by next week.
Kickstarter has processed $1.2 billion
in pledges via Amazon Payments, which
 it was using even a year before launching
to the public. The payments service was
selected at the time for being of the only
ones that allowed Kickstarter backers to
pledge money, but only be charged
when projects reached their funding goals.
Recently, 
noting that 3.3 million backers in 2014 pledged $529
million, resulting in 22,000 funded projects.

Friday, January 2, 2015

The Need For Liquidity

The rise in popularity for private company investing must come with the ability to exit

Written by Stuart Lucas co-founder and Chief Executive  Officer of Asset Match

H ere's a conundrum. What do all those
private businesses that have raised
funds through the new wave of
alternative finance do with their
shareholders? Once the companies have got
the cash there is a temptation to treat them
like mushrooms – feed them rubbish and keep
them in the dark.
Crowd-funders are becoming more
demanding, albeit led by more sophisticated
investors. Like their quoted counterparts they
expect access to investor information and regular
updates. Crucially investors want to know how and
when they can expect an exit.
Providing liquidity in unquoted companies
has always been a problem and the regulator,
the Financial Conduct Authority, also raised
concerns on this issue in its consultation paper on
crowdfunding toward the end of 2013. To attract investors,
newly funded businesses often make vague promises of an IPO
(initial public offering) or trade sale in three to five years. Until
then shareholders just have to sit tight unless the management
are willing to buy back the shares. Even then how do you
determine price? Shares in private companies are typically
bought and sold at a value that both parties can mutually agree
on, rather than at a market derived one.
I once found myself in this position and was locked in
a successful private business for over 12 years; with no
transparent mechanism to value my shares I was compelled to
hold on.

PRIVATE ENTERPRISE

There are over 2,500 sizeable private companies with turnover
above £15 million in the UK that have at least 10 shareholders
and many more start-ups with over 50 shareholders. A back
of an envelope calculation puts an equity value of
around £300 billion of tied-up assets. Only a tiny
fraction of these companies will ever go public,
some may find a buyer, more won’t survive.
Shareholders also need to be aware that the
people behind many of these businesses may
have no real intention of providing an exit any
time soon. After all the greatest advantage of
being private is retaining control and making
decisions without having to ask anyone’s
permission.

Share auction services like Asset Match used
to be perceived as the go-to places for delisted
stocks that couldn’t cut it as a public company.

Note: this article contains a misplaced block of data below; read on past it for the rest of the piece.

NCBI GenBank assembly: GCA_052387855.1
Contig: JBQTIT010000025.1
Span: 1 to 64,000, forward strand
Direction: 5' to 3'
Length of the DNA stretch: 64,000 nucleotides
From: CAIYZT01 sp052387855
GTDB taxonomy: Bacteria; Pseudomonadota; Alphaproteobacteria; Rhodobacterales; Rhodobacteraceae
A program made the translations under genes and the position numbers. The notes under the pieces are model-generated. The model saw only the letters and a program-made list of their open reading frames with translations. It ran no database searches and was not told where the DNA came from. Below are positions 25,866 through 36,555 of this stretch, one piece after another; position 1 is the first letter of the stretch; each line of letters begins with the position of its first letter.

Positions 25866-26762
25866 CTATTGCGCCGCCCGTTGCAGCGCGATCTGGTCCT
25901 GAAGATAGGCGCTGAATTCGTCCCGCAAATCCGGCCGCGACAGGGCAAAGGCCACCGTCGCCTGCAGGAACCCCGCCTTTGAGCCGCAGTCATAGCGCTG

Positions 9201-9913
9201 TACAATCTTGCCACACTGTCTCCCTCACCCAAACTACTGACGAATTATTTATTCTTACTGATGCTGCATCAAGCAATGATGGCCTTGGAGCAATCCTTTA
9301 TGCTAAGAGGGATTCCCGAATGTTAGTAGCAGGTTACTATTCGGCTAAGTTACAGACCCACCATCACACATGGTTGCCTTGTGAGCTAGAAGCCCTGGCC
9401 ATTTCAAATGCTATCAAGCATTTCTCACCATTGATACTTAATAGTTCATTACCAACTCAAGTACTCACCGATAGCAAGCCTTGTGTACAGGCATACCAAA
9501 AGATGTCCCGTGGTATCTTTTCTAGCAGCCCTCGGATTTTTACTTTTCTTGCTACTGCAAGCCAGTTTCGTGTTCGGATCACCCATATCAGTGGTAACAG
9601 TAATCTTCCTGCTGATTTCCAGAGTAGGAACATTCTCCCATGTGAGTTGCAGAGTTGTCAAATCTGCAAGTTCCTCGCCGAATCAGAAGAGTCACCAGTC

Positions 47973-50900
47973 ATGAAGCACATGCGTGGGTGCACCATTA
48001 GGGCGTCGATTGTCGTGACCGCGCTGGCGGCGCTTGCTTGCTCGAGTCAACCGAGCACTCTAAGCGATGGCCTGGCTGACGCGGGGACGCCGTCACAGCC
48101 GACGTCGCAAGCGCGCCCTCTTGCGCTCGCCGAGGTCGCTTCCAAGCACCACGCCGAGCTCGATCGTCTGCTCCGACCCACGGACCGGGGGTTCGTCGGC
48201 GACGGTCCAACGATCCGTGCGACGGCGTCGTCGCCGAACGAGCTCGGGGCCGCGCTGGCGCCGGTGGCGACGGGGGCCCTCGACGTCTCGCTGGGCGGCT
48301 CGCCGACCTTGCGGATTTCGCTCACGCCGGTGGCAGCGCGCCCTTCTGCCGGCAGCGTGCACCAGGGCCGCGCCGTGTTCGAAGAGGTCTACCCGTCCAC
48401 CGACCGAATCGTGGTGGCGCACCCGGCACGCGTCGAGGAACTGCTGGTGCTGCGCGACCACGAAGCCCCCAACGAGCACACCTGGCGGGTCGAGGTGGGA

With some companies paying in excess of the
value of the shares being traded to maintain their
listing, it is no wonder they begin to question their
status as a public company. The private market
is also changing. The growth of a nation of angel investors,
EIS schemes and better access to private business investment
opportunities means that demand for a secondary market to
trade illiquid assets is on the rise.

TASTY STORY

Aberdeen based craft brewery BrewDog is a good example
of a one-in-10 crowd-funded success story. It has completed
three ‘Equity for Punks’ share issues since 2009; the latest in
2013 at £95 per share. An early commitment to shareholders
to provide a liquidity event was recently actioned. Buyers
and sellers were corralled in a five-hour auction where 220
investors took part. Participants were able to see the range of
bids and offers which spanned from £25 to £300 and adjust
their orders accordingly. In the end, 118 individuals traded
successfully. The smallest seller sold just one share while the
largest buyer invested over £80,000. At the close, shares were
transacted at £125 per share giving BrewDog a market cap
of just under £150 million. Not bad for a company that was
founded in 2007 and has sourced most of its funds from fans.
Liquidity doesn’t just affect up and coming companies. Any
private business with investors faces the same issue, whether
it is a private equity-backed company, a family business with a
myriad of biologically-related shareholders or companies with
EMI (Enterprise Management Incentive) schemes.

Financial technology firms are offering simpler, more
transparent and cheaper ways to solve long existing problems
including the trading of shares. The bigger exchanges are also
waking up to the fact that many companies would prefer to
stay private if they could, and in the US the NASDAQ Private
Market was launched earlier this year. With so many new
alternative ways to finance companies now on offer it is not
surprising that hubs for unquoted secondary markets are coming 
into 
their own.